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Old 07-12-2011, 11:31 PM   #76
2filthy3
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Join Date: Apr 2010
Location: China.
Posts: 133
My Ride: e46 m3
Cross drilled rotors are absolutely derived from a performance background, the pad materials used on the racing cars of around 1950's (I think) were not as developed as the pads we all have access to now, one of the problems was that when operating at high temperatures these pads often exhibited out-gassing, the gasses created from the pads was enough to cause an ever so slight layer of 'boundary lubrication' between the pad and disc, that is, not enough to separate them, but enough to reduce some of the asperities of each part contacting, the holes gave somewhere for these gasses to escape, some of the early pads also had low co-efficient's of friction, the multiple edges gave the brakes a bit more bite, with increased pad wear and dusting.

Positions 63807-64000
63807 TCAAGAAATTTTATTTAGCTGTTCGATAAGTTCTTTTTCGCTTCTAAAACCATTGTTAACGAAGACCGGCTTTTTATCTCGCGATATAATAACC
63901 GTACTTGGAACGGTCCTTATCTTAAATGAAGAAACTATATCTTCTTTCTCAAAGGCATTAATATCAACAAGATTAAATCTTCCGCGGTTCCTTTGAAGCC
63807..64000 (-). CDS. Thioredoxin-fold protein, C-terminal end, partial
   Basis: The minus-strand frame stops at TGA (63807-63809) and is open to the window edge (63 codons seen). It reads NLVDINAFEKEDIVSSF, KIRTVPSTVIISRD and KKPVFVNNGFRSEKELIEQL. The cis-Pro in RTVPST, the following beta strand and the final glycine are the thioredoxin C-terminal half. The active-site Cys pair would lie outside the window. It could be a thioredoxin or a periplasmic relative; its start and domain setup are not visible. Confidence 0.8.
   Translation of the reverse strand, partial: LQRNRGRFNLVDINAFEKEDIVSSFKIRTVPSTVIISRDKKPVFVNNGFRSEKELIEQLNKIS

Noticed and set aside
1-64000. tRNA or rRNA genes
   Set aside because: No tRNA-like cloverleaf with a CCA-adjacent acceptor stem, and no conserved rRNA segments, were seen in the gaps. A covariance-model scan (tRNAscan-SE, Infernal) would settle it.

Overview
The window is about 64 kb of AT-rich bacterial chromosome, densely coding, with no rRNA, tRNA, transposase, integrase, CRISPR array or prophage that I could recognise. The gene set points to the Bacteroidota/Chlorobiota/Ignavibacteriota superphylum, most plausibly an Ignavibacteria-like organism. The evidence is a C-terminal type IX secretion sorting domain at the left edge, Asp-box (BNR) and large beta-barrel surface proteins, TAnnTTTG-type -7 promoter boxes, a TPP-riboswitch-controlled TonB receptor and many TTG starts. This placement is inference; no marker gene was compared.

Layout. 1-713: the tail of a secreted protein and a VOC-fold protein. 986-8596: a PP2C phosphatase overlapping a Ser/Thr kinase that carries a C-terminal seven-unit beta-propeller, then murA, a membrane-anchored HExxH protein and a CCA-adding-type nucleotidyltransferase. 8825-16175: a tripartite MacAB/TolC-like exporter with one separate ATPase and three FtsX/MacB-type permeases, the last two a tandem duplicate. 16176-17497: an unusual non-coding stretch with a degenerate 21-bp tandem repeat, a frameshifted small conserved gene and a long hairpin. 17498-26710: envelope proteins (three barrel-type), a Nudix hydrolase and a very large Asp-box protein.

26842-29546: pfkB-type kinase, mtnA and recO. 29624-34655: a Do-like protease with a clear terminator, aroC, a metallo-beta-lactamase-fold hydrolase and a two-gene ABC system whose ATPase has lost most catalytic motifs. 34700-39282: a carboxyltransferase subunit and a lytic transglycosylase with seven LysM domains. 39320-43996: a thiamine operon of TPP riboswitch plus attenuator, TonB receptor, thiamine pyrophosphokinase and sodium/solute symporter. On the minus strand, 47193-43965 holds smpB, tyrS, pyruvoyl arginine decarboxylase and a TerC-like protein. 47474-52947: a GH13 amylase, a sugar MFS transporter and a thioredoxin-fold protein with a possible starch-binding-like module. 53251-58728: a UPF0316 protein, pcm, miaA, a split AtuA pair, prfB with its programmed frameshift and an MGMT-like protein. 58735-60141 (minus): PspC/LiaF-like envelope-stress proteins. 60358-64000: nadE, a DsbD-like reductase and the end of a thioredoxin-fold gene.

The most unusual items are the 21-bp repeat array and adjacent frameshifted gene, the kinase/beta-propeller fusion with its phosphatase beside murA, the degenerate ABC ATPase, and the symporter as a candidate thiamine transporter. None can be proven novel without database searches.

As for cooling, I am unsure, I would think that would probably have to be looked at on a case by case basis, however I do not think cooling gains from cross drilling would normally be anything special, I have never seem any numbers on this.

Anyway, modern pads are much better in regards to gas production and co-efficient of friction, Cross drilling is more of a cosmetic thing than it used to be, though it's benefits do remain, and yes the hole is a stress raiser, however a good quality floating rotor should still give many miles of trouble free service, like everything it's a trade off, less service life - more performance. I have found the standard floating rotors to be of decent quality, I have had them red hot (literally) on numerous occasions, while they do overheat too quickly, they have decent power before this happens.
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